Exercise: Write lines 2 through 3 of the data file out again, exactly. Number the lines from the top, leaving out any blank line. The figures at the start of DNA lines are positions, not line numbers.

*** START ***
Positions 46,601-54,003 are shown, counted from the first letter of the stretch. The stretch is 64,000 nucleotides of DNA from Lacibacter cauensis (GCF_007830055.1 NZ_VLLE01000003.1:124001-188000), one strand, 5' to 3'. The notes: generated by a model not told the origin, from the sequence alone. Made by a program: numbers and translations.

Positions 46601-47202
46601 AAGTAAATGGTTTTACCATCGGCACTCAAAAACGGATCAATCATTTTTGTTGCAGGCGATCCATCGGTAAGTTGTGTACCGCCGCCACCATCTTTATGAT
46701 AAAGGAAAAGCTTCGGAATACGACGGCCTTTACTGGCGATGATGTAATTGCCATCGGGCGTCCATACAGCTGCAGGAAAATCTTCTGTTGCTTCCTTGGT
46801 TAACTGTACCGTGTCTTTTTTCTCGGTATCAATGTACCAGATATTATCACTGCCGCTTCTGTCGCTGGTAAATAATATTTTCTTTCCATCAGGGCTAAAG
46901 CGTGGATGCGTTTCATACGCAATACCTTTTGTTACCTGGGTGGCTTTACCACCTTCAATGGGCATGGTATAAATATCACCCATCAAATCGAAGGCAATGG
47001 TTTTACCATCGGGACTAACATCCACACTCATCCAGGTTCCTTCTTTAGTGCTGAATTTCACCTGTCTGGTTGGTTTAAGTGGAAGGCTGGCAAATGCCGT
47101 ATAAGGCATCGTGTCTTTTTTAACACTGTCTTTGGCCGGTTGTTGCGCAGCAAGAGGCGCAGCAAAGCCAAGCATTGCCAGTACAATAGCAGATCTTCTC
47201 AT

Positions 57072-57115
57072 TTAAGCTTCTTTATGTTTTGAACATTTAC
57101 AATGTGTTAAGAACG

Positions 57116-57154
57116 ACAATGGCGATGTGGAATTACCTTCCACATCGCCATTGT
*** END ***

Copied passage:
Positions 46601-47202
46601 AAGTAAATGGTTTTACCATCGGCACTCAAAAACGGATCAATCATTTTTGTTGCAGGCGATCCATCGGTAAGTTGTGTACCGCCGCCACCATCTTTATGAT